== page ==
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Disadvantaged boys benefit most from early school years

Research by Christian Dustmann and Thomas Cornelissen finds that boys from disadvantaged backgrounds benefit most from early schooling, helping to narrow the skills gap (60-80%) with boys from high socio-economic backgrounds.

Press Release

Discussion Paper

UCL News

The Times

The Indepedent

Tes

Housing costs have exacerbated income equality in Germany

CReAM Research by Christian Dustmann and co-authors finds that changes in housing expenditures dramatically exacerbated the rise in income inequality in Germany since the mid-1990s. The research was covered on the German press.

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Discussion Paper

VoxEU

FAZ

UCL News

Immigrant and disadvantaged children benefit most from early childcare

Attending universal childcare from age three significantly improves the school readiness of children from immigrant and disadvantaged family backgrounds.

Press Release

Discussion Paper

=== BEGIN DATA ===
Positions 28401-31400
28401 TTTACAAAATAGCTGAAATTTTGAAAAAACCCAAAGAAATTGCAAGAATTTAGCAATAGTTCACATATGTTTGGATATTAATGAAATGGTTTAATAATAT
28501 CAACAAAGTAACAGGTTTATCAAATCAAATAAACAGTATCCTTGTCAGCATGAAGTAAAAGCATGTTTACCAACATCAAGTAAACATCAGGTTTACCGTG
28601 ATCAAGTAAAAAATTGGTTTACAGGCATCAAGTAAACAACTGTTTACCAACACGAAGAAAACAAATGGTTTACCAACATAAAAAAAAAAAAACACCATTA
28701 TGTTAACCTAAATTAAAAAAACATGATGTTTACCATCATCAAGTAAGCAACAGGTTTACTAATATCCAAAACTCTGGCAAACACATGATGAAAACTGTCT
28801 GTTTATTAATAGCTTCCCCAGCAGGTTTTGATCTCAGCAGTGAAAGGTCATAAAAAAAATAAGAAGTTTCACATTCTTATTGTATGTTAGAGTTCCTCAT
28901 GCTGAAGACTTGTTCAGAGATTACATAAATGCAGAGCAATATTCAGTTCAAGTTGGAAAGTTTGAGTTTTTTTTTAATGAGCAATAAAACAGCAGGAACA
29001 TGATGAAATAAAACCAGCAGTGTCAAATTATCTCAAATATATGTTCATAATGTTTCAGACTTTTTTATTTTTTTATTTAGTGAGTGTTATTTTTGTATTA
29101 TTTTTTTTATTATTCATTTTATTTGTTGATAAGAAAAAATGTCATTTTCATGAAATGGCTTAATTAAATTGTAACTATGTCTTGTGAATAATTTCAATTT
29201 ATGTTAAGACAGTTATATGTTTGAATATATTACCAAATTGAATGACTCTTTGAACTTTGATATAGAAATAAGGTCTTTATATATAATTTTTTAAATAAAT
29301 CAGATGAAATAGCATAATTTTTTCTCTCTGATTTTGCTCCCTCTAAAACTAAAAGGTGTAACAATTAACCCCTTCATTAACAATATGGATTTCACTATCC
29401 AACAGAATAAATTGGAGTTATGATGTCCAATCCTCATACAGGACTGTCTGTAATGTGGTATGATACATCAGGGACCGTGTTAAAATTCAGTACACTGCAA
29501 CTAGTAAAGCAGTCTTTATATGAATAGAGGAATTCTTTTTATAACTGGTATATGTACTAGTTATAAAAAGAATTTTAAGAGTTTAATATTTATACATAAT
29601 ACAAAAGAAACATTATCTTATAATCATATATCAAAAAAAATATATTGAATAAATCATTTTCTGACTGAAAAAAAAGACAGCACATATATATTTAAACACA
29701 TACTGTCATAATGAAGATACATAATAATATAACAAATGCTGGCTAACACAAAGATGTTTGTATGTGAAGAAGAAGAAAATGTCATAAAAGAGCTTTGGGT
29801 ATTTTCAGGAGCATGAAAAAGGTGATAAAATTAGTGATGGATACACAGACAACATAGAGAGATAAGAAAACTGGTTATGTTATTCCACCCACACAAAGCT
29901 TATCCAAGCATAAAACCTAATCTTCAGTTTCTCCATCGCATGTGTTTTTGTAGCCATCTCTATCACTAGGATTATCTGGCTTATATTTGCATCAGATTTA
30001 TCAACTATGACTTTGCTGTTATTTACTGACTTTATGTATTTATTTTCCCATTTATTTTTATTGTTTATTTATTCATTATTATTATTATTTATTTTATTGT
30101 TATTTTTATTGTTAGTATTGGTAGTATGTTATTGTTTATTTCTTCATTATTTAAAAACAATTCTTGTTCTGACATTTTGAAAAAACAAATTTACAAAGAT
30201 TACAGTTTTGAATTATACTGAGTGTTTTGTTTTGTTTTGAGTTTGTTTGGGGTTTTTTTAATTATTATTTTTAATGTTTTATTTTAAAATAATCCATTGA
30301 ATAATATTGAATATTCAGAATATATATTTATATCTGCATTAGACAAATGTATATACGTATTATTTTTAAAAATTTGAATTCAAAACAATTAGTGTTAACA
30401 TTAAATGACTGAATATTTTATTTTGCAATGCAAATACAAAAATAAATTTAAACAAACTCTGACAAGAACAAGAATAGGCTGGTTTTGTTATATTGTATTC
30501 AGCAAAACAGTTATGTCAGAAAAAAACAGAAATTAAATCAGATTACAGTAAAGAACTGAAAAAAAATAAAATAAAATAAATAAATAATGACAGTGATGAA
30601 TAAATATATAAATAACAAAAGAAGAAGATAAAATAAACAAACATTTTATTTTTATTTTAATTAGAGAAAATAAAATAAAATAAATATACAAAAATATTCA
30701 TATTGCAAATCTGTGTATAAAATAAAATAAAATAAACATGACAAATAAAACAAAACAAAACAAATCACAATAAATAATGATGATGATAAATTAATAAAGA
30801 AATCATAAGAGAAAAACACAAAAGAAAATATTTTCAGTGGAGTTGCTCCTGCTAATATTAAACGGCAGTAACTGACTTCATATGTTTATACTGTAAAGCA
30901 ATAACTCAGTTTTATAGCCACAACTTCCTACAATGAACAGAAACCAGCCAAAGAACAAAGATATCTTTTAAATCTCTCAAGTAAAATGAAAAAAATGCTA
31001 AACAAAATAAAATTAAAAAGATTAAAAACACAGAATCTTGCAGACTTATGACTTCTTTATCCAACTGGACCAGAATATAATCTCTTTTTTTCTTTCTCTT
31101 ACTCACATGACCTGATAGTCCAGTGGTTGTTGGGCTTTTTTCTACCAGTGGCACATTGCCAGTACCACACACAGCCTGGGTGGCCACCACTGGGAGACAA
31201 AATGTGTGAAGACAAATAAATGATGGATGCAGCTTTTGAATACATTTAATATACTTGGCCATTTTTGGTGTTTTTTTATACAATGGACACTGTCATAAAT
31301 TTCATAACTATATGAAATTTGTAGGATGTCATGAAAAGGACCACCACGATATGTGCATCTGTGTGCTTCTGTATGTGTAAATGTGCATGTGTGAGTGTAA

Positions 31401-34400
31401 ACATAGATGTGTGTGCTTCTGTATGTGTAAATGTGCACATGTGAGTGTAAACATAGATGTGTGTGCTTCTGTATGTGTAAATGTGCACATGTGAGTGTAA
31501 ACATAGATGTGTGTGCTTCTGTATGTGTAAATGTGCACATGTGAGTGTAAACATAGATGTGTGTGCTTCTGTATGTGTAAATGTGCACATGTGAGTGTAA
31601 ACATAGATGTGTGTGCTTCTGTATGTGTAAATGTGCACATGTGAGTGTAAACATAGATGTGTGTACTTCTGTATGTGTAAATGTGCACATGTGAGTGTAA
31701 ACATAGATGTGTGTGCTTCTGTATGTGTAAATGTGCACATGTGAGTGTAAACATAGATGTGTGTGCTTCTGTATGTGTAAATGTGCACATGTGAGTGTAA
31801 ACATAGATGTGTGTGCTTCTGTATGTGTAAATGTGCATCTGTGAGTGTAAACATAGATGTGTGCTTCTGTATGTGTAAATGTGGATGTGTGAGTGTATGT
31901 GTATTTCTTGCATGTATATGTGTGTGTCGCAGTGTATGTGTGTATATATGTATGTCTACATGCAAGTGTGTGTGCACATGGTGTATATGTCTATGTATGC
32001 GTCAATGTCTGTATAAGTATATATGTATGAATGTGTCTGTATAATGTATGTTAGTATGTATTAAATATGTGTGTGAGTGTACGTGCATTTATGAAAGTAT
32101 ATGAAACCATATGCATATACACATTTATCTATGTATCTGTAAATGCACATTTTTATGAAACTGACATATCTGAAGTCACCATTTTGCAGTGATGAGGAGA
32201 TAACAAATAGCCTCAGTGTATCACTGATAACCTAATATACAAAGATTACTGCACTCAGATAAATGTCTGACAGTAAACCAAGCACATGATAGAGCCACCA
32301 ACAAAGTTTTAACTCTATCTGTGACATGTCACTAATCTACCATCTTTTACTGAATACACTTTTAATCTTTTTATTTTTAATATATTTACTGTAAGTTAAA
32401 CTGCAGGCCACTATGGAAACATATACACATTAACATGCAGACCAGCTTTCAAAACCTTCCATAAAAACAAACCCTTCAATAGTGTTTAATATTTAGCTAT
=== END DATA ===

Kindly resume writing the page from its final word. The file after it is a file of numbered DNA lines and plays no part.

iNews

UCL News

FAZ

VoxEU

 

Brexit

BBC Three Counties

Christian Dustmann discussing Theresa May's comments on EU workers 'jumping the queue' on BBC Three Counties.

External Research Fellow

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Email: ethan.g.lewis@dartmouth.edu

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Ethan Lewis

Ethan Lewis has been an economist in the research department of the Federal Reserve Bank of Philadelphia since 2003 and will become an Assistant Professor at Dartmouth College starting in the summer of 2006. A major of aim of his research is to understand how local labor markets adjust to changes in the skills of their workers, particularly changes induced by inflows of foreign workers. Recent studies include an investigation of how inflows of less-skilled workers have affected the adoption of automation technologies by U.S. manufacturing plants (“Immigration, Skill Mix, and the Choice of Technique”), and an investigation of how local labor markets have adjusted to a surge in Mexican immigration during the 1990s (“The Diffusion of Mexican Immigrants in the 1990s: Patterns and Impacts” with David Card). Ethan also studies the U.S. education system. Research currently underway (with Elizabeth Cascio, Nora Gordon, and Sarah Reber) examines the effect of large federal grants for compensatory education on school desegregation and school finance during the 1960s.

Ethan received his doctoral degree from the University of California, Berkeley in 2003.